[discuss] Possible approaches to solving "problem no. 1"
steve at shinkuro.com
Wed Feb 19 22:13:41 UTC 2014
On Feb 19, 2014, at 10:04 AM, Milton L Mueller <mueller at syr.edu> wrote:
> Building now on your observations and trying to discern their larger significance for the IANA globalization, and building also on the comments of D. Conrad regarding possible separation of the signing function from the editing function, let me pose a few questions:
> >A more likely scenario is some sort of accidental error due to
> >either human or system error. There was an erroneous publication
> >of a part of an entry about a decade ago. It did not disable the
> >TLD and it was fixed quickly. It also led to some improvements
> >in the coordination and checking among the root managers.
> Is there still a need for some kind of audit function of the sort currently performed by NTIA? If there is, would the IETF or some technical body be in a better position to perform that function than government(s)? Or would saddling IETF with such a responsibility have negative side effects, such as politicizing it?
I don't think NTIA does much in the way of an audit in the usual sense of that word.
The IETF isn't organized to do anything along this line. It doesn't have a staff nor is this the kind of work they do.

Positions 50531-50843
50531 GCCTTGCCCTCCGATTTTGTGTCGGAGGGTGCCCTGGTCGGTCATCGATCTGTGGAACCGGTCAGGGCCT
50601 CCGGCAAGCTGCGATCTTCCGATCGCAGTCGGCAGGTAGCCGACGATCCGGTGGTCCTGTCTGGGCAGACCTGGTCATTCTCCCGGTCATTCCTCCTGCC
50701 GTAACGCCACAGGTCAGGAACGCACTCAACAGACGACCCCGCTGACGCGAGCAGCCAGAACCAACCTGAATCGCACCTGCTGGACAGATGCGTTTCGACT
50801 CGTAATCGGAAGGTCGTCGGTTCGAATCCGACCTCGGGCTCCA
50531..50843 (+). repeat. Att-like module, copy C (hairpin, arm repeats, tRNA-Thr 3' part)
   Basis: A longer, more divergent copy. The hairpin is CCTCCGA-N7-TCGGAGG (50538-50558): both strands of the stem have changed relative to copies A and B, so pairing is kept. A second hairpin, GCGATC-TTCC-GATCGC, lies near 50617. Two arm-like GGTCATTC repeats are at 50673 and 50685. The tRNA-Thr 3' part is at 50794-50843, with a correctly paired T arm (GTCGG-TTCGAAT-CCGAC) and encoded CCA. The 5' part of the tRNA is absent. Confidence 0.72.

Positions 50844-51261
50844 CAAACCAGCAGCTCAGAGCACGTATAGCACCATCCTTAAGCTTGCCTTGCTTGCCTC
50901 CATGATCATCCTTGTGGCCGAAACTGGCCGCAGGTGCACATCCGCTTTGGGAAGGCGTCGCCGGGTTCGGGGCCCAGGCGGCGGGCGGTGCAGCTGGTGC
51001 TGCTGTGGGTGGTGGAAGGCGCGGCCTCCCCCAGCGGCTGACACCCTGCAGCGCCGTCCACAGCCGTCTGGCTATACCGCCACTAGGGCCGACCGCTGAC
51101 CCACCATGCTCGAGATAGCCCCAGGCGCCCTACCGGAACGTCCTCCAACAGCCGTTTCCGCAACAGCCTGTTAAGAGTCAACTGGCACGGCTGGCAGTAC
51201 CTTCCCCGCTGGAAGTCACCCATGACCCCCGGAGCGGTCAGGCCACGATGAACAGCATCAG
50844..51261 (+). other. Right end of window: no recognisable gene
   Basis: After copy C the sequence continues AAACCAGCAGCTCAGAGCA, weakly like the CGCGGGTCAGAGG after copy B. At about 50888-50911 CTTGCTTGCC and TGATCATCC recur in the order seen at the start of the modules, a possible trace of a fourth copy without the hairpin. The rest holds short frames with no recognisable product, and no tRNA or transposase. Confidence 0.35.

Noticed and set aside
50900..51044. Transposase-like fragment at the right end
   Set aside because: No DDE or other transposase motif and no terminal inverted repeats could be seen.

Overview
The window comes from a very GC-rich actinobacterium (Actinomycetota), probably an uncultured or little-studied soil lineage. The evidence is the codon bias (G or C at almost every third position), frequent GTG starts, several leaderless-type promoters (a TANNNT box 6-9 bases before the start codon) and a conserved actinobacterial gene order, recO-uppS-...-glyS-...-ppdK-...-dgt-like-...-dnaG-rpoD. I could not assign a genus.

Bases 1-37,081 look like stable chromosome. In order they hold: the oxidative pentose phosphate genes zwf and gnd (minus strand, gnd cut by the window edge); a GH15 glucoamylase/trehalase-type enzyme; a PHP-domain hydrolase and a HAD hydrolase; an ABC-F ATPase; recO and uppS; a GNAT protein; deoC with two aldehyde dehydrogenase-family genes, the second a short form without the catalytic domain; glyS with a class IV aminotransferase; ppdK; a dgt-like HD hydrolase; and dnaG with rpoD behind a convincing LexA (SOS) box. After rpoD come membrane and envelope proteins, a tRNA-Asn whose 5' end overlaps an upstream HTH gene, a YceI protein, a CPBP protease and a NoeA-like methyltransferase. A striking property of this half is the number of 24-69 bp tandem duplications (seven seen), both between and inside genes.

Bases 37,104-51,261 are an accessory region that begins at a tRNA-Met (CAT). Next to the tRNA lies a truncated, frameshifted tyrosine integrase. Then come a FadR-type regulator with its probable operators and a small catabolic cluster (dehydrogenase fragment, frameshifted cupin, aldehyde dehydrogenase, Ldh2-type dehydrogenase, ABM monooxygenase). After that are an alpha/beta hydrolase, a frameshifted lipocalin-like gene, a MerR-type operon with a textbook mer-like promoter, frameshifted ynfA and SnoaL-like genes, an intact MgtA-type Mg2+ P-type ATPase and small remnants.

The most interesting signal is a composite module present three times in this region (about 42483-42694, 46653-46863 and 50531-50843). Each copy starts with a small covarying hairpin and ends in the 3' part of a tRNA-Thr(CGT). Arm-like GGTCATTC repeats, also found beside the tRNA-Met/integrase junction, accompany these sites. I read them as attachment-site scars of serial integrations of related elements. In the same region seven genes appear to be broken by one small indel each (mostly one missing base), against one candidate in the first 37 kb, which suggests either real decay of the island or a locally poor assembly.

Your primary question, is there [still] a need for some kind of audit function, is the one to focus on. Audits fit into a larger picture, generally to check whether the people doing the daily work have done what they were supposed to. And audits are usually done after the fact. See below for a few thoughts.
> >Turning to your points, yes, it is theoretically possible for someone
> >within the root zone management process to make unauthorized
> >changes to the root zone, and there may be value in strengthening
> >the technical processes to make it impossible to make a change
> >without the cooperation of the TLD operator or an extraordinary
> >process that requires enough people to be safe from capture.
> Are you suggesting here that technical design could actually eliminate the need for the audit function?
Changes, or lack of change, to the root zone are visibly to anyone around the world. In particular, it's easy for a TLD operator to see whether a requested change took place properly or whether a change took place that should not have. As I said earlier, it would also be possible make it essentially impossible for any change to take place without the TLD operator's concurrence. So, in that sense, yes, technical design could eliminate the need for the audit function in the usual sense.
The "big" actions of creating a new TLD entry in the root, re-delegating control of the operation of a TLD, or decommissioning a TLD, necessarily involve judgment and decision. Those actions do need to be seen and reviewed. I'm not sure this fits the usual notion of "audit" but it does need to be transparent and accountable.
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